Joshua Cook
Sept. 21, 2013

Mass shootings on military bases illustrate the problems with gun control, perhaps more effectively than any other tragedy. Military personnel, highly trained in the safe and effective use of firearms, shouldn’t be disarmed and left helpless enough that they can’t even protect themselves on military bases. After the second such incident since 2009, a White House petition is asking for such rules to be eliminated.


See Petition here.

The petition starts “Military service members must be allowed to carry concealed firearms on all Federal and State installations when they are in possession of a current valid concealed weapon permit issued by the state.” Indeed, armed, trained military personnel would be able to carry concealed weapons at places like school and state capitol buildings as well, both of which are very vulnerable to attack.

It goes on to say that, “had concealed carry been permitted, service members could have potentially stopped the shooters at Fort Hood and the Washington Naval Yard.” Concealed carry was forbidden at the locations of both the Fort Hood and Washington Naval Yard, though they were both military installations. Had military members been able to carry their weapons, the shooter in both cases would only have been able to kill one or two people before being killed himself, if he had even attempted the shooting.

When James Holmes carried out the Aurora Theater shooting in 2012, he passed multiple, bigger theaters and went to the nearest location which forbade concealed weapons. A couple days later, another person attempted a shooting at a movie theater in San Antonio and was stopped before he was able to fire a single round.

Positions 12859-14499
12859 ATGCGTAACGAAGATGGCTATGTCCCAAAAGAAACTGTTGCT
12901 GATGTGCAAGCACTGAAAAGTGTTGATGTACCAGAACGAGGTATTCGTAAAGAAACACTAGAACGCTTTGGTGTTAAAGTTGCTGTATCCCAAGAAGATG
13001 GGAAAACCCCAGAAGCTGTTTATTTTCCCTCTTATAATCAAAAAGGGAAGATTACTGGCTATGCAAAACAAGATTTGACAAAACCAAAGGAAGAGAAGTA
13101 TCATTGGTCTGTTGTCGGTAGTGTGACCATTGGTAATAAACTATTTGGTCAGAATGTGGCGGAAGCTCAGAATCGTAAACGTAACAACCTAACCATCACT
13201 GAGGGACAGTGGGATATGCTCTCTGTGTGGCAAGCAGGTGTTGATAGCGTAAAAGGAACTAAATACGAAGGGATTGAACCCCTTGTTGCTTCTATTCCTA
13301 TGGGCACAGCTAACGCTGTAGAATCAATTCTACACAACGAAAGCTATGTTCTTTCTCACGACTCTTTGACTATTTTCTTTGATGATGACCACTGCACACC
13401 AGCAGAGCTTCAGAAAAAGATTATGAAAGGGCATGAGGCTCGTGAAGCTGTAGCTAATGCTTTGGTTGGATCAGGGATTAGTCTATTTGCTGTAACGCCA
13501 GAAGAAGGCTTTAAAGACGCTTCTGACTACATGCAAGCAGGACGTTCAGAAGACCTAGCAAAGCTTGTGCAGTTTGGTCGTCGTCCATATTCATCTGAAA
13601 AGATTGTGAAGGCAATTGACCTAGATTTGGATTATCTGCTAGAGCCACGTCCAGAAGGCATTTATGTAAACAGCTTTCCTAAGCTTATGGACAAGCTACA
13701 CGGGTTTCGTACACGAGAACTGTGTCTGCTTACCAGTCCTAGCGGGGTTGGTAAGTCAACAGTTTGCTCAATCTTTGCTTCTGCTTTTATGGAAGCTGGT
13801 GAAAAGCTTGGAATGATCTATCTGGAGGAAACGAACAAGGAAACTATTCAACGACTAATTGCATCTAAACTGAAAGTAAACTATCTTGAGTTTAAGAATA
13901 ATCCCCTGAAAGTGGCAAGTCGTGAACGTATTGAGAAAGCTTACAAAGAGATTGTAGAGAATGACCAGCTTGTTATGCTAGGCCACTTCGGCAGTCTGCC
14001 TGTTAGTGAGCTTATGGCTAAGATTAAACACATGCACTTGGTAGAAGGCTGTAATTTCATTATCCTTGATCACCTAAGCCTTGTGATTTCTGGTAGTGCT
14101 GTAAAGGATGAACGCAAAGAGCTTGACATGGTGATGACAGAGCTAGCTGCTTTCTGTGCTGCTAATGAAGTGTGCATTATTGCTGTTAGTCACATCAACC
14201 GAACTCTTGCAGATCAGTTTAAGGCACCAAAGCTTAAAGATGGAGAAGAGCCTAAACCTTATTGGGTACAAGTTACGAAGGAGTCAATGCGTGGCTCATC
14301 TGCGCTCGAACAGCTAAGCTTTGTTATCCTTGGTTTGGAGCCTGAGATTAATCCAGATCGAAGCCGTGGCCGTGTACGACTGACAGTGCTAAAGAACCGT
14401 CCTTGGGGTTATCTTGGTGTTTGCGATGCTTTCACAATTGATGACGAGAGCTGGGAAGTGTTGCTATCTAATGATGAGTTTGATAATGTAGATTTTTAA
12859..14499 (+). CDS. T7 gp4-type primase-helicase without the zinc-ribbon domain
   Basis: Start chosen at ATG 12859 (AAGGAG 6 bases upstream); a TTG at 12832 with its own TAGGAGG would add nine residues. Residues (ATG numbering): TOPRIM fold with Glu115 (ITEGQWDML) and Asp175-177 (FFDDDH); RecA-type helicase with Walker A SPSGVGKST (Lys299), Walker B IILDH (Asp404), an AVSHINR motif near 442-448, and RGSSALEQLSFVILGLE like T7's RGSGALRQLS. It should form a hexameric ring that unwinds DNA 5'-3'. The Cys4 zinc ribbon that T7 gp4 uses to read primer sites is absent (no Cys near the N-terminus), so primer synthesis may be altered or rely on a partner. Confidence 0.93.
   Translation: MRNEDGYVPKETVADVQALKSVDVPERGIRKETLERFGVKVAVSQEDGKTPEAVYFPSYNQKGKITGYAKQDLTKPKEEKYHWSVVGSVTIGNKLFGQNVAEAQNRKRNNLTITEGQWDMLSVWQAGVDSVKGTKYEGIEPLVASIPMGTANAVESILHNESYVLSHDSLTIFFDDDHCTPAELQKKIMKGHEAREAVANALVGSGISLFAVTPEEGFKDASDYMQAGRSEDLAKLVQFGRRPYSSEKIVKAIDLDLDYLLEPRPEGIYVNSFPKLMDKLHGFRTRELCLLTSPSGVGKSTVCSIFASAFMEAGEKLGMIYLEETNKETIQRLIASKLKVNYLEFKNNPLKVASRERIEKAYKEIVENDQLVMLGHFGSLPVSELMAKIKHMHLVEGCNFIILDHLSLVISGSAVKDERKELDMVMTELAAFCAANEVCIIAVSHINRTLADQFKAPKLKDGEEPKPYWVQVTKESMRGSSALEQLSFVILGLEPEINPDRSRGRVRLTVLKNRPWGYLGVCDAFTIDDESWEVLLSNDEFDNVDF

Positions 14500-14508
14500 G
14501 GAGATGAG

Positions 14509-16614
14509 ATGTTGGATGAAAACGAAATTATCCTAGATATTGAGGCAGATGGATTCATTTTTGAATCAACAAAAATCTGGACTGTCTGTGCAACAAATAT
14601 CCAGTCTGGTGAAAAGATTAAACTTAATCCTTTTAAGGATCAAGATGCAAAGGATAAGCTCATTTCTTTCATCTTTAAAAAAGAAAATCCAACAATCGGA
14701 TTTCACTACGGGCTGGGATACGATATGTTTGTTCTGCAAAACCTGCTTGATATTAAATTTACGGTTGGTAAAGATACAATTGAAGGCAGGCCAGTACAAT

The person who stopped him was an off-duty policewoman. Similarly, a couple days after Sandy Hook, a would-be mass shooter at a mall in Oregon was stopped by someone with a concealed weapon. Stories like this are more common than those of mass shootings, though they don’t gain as much media attention because they simply don’t impact as many people’s lives. The main counterargument to these statistics by gun control advocates is that more guns in society will allow more gun-related accidents.

That is not an issue in allowing well trained military professionals to carry concealed weapons. There are many such people in society, and they could make a difference in combating mass shootings while avoiding the arguments used by the left. There is simply no justification for leaving military service members helpless on their own bases, but the benefit of this petition could extend far beyond that simple truth.

Obama launched the “We the People” petition platform in September 2011, initially stating that he would respond to every petition with 25,000 or more signatures. The first petition was for the White House beer recipe. After the 2012 elections, the petitions became a popular outlet to draw attention and demand the president’s response to popular concerns and discontentment, and soon the number of signatures requires for a response increased to 100,000. This petition, though, is just over 2,000 signatures away from that goal after only three days.

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